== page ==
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Your Homebased Business' Structure

Follow these tips to decide which business structure is best for your homebased business.

When you're a homebased business owner, you have several options when it comes to the formal structure of your business: sole proprietorship, limited liability company (LLC) or corporation. If you're going into business with someone else, you should definitely consider a LLC or a limited liability partnership (LLP), as well as a traditional partnership. Here are the key issues you should consider when weighing which would be best for you:

  • Cost to form the business
  • Complexity and time involved to maintain the legal structure
  • Potential personal liability in the event of litigation or business failure
  • Effect on obtaining a loan or attracting investors
  • Business image
  • Tax consequences, including the cost of tax preparation by a professional

Let's compare each of the business forms available in terms of these factors:

Operating as a sole proprietor will cost you the least to start and maintain. It's also the cheapest when it comes to having your tax returns prepared--you'll simply file a schedule C to go along with your 1040 form. A corporation, on the other hand, costs the most to start and maintain. The cost of operating an LLC will be somewhere between the two, although some states, like California, tax LLCs like corporations so the costs may be comparable to that of corporations.

Even if you fail to get a business license or register a fictitious name for your business--if you're using one--in the eyes of the government, you're automatically a sole proprietor. That's how easy it is--there's no paperwork to fill out and file. On the other hand, forming an LLC or incorporating requires that legal paperwork be drawn up and that you maintain your legal status, which involves ongoing paperwork.

As a sole proprietor, you're personally responsible for everything from business debts and damages to lawsuits. Your best protection is to be adequately insured. By incorporation or forming an LLC, your major advantage is that you can at least theoretically protect your personal assets, such as your home and your savings, from business losses. The reason this may be only theoretical is that in order to get a bank loan and sometimes even credit, the grantor may insist that you sign the paperwork as an individual in addition to signing in the name of your company.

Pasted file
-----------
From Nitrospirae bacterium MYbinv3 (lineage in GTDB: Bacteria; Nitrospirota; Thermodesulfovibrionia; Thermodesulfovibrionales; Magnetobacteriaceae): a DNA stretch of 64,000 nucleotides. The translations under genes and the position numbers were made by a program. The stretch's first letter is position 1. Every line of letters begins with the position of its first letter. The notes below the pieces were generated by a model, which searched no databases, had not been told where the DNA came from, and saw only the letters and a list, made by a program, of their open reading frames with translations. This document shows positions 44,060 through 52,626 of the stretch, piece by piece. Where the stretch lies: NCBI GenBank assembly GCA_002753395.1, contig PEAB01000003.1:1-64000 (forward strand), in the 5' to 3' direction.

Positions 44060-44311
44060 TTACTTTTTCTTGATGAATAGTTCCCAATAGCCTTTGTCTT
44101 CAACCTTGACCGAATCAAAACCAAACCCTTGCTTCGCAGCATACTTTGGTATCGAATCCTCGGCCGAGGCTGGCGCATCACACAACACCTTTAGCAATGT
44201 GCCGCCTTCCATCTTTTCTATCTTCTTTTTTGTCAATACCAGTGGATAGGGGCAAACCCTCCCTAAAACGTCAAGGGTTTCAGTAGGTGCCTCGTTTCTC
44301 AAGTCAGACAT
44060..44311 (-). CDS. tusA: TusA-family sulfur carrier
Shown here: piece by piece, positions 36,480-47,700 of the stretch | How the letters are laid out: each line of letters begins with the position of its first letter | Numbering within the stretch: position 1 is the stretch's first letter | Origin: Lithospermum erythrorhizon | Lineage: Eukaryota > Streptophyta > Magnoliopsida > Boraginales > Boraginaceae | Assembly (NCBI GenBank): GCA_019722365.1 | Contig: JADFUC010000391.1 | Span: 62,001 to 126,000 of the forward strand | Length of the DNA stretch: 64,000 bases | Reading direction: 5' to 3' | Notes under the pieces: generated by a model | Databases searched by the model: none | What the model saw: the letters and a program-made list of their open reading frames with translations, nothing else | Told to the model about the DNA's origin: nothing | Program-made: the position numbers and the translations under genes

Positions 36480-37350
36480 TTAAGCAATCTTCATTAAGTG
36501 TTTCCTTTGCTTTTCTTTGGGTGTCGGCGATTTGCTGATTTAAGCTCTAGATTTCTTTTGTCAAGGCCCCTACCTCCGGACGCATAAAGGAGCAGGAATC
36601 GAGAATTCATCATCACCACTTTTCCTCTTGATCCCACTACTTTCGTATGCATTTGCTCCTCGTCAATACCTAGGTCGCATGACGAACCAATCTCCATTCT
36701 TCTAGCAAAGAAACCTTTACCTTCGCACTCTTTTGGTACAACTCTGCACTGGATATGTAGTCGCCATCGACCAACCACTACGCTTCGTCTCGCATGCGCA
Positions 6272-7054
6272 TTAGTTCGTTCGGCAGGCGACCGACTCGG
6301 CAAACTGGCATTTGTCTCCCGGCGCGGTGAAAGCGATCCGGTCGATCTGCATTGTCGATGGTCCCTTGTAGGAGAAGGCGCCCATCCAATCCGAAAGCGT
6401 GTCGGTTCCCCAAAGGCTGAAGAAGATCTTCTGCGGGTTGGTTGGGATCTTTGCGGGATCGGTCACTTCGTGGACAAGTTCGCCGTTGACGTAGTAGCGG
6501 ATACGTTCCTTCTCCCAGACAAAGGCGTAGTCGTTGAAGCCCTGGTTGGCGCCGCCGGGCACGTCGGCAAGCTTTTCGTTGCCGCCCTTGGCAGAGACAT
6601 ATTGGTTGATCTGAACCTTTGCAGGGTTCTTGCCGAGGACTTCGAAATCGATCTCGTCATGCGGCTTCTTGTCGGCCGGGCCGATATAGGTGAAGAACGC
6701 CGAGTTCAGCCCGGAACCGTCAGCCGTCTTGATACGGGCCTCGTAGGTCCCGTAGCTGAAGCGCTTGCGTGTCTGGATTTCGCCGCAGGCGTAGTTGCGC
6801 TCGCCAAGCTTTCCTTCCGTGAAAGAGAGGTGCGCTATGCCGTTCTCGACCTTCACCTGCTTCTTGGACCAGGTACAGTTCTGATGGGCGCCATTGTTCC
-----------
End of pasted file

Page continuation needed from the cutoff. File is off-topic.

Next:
If finding investors is a factor in your decision, incorporating is the way to go: The corporation's permanence and ability to extend beyond your lifetime alone make it more desirable.

Business image is another factor favoring incorporating. People associate size and permanence with the terms "Inc." or "Corp." at the end of your business's name.

The advantages of being taxed like a corporation generally don't begin to kick in until you're producing more than $100,000 a year in income for yourself. To avoid paying double taxes--first as a corporation on its income and then individually on what you collect as dividend income from the corporation--your tax professional is apt to advise you to choose subchapter S tax treatment. This means you'll pay your taxes as if you were a sole proprietor. Since tax policies vary among states, check out how your state treats LLCs and corporations.

If you're teaming up with someone else, then you'll need to weigh the advantages and disadvantages of forming a partnership, a limited liability company or a corporation. While partnerships are the least expensive and simplest to start, the advantage of an LLC, LLP or a corporation is that you can limit your personal liability.

Finally, before deciding on any of these options, it's best to consult an attorney and tax professional who's well-versed in small-business or homebased business issues and/or read one of the specialty legal books available at www.nolo.com.

After applying these considerations to your situation, you may find you make a different decision on how to organize your business from another homebased business owner, even if you're starting the same kind of business in the same town at the same time.


Authors and career coaches Paul and Sarah Edwards are Entrepreneur.com's "Homebased Business" columnists. Their latest book is The Best Home Businesses for People 50+. Contact them at www.workingfromhome.com.

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